If good business credit keeps SMEs in fine health, the high interest rates act as a deterrent. Often cold-shouldered by lenders that usually prefer a safety-first approach or demand unreasonable collaterals, SMEs are compelled to borrow from Non-Banking Financial Companies (NBFCs) at inhuman interest rates. Which brings the focus back on banks, the principal lenders
How SMERA can help access these loans at an affordable cost…
Should banks do more when it comes to financing SMEs? When banks calculate their capital adequacy, different loans are given different weights. These are essentially called risk weights. The risk weight reduces for safe borrowers. Banks or any lending institution may need a bit of convincing that some flourishing SMEs can qualify in this category. Also, the vintage of the promoters and the company’s operational track record assumes importance when lenders consider loan eligibility. Vintage gives confidence about the safety of funds lent to an SME.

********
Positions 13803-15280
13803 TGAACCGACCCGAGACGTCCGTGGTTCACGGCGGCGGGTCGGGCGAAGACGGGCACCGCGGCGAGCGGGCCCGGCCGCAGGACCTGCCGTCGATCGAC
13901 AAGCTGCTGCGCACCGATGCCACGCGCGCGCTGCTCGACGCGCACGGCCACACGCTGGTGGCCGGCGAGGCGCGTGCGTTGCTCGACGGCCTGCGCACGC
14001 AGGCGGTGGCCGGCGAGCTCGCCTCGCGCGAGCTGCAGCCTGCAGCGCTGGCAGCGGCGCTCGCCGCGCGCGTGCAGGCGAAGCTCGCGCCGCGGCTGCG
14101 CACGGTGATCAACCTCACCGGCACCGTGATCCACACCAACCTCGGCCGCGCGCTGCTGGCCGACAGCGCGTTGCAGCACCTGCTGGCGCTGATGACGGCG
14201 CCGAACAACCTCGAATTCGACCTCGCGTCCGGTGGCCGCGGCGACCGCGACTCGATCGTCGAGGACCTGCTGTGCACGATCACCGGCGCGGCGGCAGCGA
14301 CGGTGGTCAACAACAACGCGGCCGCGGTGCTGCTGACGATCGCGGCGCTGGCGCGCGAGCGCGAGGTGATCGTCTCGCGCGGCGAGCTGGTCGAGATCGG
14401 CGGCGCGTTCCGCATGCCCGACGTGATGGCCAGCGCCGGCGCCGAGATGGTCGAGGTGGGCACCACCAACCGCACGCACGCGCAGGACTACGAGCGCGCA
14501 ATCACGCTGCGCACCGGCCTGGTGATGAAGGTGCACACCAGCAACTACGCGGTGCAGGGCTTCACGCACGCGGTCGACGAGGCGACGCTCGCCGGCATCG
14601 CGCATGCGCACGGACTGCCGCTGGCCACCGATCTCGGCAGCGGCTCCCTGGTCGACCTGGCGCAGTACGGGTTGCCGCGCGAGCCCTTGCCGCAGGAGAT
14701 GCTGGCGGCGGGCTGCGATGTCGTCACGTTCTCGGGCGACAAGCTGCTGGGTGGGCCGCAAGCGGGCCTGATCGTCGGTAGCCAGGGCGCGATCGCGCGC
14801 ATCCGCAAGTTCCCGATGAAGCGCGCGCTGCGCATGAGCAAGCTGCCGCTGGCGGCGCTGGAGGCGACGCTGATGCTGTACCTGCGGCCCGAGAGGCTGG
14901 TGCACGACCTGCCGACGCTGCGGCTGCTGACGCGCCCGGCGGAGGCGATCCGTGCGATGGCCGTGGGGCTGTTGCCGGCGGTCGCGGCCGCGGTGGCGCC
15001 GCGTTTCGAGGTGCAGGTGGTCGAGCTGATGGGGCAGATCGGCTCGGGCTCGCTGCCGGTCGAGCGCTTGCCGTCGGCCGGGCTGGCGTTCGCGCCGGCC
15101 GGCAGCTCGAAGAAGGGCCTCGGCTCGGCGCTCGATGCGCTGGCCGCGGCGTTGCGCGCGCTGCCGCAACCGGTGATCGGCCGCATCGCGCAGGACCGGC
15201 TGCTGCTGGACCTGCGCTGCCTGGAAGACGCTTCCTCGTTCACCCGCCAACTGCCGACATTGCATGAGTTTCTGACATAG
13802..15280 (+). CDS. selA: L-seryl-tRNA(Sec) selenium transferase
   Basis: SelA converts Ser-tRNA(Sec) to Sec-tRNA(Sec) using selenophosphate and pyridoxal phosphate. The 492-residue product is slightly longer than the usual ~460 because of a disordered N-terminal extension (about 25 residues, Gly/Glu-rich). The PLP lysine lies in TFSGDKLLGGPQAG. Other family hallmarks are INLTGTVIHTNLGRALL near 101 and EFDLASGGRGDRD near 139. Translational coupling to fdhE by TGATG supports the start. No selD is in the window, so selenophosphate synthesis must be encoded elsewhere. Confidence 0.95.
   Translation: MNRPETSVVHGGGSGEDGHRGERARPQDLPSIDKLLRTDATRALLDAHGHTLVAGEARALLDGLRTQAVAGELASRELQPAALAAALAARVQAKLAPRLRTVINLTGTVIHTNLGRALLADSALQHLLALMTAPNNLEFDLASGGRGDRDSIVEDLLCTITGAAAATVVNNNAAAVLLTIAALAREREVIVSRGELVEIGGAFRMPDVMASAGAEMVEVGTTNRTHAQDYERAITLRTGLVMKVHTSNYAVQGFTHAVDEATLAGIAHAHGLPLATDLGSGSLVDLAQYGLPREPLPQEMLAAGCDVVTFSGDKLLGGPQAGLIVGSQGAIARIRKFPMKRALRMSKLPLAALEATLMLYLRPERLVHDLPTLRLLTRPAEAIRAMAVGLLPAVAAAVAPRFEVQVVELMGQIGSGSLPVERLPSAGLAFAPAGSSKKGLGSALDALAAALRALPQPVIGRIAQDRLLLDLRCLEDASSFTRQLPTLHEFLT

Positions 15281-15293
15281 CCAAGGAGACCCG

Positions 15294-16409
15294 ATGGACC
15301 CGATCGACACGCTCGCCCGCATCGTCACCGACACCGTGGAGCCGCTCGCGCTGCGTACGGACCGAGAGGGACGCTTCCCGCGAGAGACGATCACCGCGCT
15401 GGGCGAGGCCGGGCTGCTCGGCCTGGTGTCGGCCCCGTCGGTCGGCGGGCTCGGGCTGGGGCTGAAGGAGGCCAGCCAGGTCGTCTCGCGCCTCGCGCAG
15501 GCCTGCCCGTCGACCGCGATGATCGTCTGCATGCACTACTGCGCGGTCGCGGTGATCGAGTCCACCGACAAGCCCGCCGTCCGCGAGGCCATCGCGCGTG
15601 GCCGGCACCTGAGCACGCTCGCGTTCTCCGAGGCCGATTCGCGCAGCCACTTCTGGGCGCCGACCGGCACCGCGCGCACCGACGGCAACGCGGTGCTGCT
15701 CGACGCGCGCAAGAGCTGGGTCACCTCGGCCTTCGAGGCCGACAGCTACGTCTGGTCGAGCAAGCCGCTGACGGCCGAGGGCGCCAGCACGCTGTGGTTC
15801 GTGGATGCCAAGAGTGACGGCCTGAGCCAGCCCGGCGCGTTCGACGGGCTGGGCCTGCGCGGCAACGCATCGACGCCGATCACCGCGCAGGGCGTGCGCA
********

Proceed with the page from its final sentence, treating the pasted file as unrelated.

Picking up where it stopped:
SMERA’s 360° rating methodology becomes significant here. Through this methodology, banks get complete clarity on an SME’s financial risk (accounting quality, past financials, financial flexibility), management risk (the company’s experience in the relevant sector, aspects of governance, integrity of owners) and business risk (market position, operating efficiency) and the organisation’s vintage. SMERA’s standardised rating system makes it easier to benchmark a business entity’s parameters and validate claims. Bankers and lenders thus have crucial information to finance SMEs and, in certain cases, are even encouraged to offer lower interest rates.